DETROIT — Apparently undaunted by recent signs of softening in auto sales, General Motors said Tuesday that it will increase prices more than 3% on several sporty compact cars for the 1986 model year.
The move led analysts to predict that GM will raise prices on the rest of its passenger car lineup by an average of about 3% at the start of the 1986 model year this fall, despite increasing competition from Japanese imports and the gradual erosion of GM's market share by rivals Ford and Chrysler.
By comparison, GM raised its prices an average of just 2.3% at the start of the 1985 model year.
GM said it is raising the prices on its three N-body compacts--first introduced last fall--by between 3.1% and 3.3% for the 1986 model year. The price of the most popular N-body, the Pontiac Grand Am, will be hiked by 3.1%, or $258, from the price of a comparably equipped 1985 model.
Meanwhile, the price on the Oldsmobile Calais is being hiked 3.3%, or $294, and the Buick Somerset's price will rise $299, or 3.3%.
GM blamed the price hikes on rising production costs and on the addition of new standard equipment, including AM-FM stereo radios and rear window-mounted stop lights, which had been optional on the cars in 1985.
Adding 4-Door Models
But in comparison to the base prices on the 1985 model N-cars (which had less standard equipment than the 1986 base models) the price hikes appear even larger. The base price of a Grand Am is rising $400, or 4.9%; the Calais' price is being hiked $614, or 7.1%, and the price of a Somerset is going up 4.3%, or $391.
GM also is adding four-door sedan models to its N-body lineup for the first time in the 1986 model year, which will carry higher base prices than the two-door versions. The four-door Grand Am will cost $8,749, while the Calais will be priced at $9,478. The four-door version of the Somerset, to be called the Skylark (a name last used on GM's now-extinct X-cars) will cost $9,620.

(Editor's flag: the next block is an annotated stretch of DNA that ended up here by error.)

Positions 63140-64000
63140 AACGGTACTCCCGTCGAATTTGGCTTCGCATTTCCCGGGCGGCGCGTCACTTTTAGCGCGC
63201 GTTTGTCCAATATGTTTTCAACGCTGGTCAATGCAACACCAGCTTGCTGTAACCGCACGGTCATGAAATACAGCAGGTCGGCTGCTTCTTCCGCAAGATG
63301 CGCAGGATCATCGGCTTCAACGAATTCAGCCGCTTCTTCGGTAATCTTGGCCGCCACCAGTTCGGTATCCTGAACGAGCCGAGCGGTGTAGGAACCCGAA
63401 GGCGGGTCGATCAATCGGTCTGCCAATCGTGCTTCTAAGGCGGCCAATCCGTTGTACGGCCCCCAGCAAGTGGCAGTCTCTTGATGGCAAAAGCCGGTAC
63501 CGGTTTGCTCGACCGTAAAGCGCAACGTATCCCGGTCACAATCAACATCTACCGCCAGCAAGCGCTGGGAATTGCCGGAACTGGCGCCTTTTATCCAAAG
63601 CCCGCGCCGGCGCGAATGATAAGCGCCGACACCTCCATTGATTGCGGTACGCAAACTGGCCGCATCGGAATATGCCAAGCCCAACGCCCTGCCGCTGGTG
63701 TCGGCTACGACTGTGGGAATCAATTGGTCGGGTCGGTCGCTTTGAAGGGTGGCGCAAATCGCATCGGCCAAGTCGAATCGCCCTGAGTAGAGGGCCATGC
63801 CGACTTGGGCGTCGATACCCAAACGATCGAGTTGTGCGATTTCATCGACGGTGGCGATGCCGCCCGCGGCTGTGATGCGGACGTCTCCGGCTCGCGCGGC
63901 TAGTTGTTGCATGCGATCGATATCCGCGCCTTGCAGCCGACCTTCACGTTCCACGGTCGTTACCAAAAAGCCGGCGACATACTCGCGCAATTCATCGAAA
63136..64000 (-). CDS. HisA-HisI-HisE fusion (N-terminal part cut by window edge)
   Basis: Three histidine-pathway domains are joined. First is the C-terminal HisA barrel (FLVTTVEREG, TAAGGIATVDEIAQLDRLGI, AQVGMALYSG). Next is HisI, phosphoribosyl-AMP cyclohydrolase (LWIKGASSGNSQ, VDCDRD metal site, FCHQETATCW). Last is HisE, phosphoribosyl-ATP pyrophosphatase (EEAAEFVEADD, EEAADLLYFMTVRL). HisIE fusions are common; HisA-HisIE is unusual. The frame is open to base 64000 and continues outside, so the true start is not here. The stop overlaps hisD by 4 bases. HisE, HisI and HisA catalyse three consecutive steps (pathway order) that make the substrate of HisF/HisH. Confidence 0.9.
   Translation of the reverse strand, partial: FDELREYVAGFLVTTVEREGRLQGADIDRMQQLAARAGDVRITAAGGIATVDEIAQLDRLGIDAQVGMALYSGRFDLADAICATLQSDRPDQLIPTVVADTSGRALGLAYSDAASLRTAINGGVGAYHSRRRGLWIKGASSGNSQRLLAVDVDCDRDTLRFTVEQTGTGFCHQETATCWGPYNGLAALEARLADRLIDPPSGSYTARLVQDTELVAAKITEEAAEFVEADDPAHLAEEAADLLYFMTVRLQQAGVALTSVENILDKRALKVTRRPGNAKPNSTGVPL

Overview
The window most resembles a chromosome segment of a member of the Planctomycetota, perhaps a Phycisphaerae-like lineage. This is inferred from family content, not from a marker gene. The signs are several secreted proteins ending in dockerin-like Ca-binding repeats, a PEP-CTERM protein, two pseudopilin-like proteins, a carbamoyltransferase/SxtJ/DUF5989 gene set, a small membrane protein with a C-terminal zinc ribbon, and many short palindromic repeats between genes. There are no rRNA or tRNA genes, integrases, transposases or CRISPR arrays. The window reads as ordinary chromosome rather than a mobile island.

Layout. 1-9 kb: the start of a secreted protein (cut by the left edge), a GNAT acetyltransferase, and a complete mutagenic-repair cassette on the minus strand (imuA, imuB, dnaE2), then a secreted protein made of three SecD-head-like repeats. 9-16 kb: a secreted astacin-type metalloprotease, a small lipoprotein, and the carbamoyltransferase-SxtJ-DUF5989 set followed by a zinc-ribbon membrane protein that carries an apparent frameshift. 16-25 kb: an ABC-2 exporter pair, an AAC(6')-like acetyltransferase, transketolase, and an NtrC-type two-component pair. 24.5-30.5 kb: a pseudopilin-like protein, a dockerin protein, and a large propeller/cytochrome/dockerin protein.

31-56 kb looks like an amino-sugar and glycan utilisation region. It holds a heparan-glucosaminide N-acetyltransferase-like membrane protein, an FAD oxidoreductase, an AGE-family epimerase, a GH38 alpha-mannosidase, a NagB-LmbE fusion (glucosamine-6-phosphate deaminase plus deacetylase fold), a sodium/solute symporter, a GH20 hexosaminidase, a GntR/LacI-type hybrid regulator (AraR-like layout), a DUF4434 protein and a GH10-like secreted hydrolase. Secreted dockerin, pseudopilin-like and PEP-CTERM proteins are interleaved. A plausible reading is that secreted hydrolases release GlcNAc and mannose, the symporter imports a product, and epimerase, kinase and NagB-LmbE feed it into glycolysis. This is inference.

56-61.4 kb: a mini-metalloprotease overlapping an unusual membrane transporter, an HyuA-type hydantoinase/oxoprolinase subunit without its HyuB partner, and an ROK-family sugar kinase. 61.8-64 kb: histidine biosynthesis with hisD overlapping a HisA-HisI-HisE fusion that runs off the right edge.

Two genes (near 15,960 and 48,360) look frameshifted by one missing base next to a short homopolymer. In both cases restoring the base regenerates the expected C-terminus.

Tuesday's price hikes may also be followed by another increase sometime in the middle of the 1986 model year. Last December, GM announced mid-model-year price increases that averaged 2.3% and which came on top of the earlier 2.3% hike announced at the beginning of the 1985 model year.
GM made its pricing announcement on its 1986 model N-body compacts so early because the models are already being shipped to dealers ahead of the rest of the company's 1986 model lineup. The company said the 1986 N-body models are now available everywhere except in California, where they will go on sale July 30.
The N-body price hikes were also released just one day after GM reported that it suffered its worst sales decline for any period so far this year during the first 10 days of July. GM's sales fell 18.6%, while its share of the domestic car market (excluding imports) fell to 55.4%, down from 57.9% during the same period in 1984. At the same time, an industry trade publication reported that inventories of unsold domestic cars were at a four-month high at the beginning of July.
Analysts are now expecting domestic car sales to weaken even further during the second half of the year as the economy loses steam and as imports increase in the wake of the easing of restraints on Japanese shipments to the United States.
"The market is going to be very competitive this fall, with so many Japanese products out there," said Joseph Phillippi, automotive analyst with E. F. Hutton.
But since price increases in the 3% range would still be below the inflation rate, analysts believe that GM's N-body pricing announcement might set the pricing pattern for the domestic industry in the 1986 model year. David Healy, automotive analyst with Drexel Burnham Lambert, said Detroit will have to raise prices this fall to cover rising costs, despite increasing competition from imports.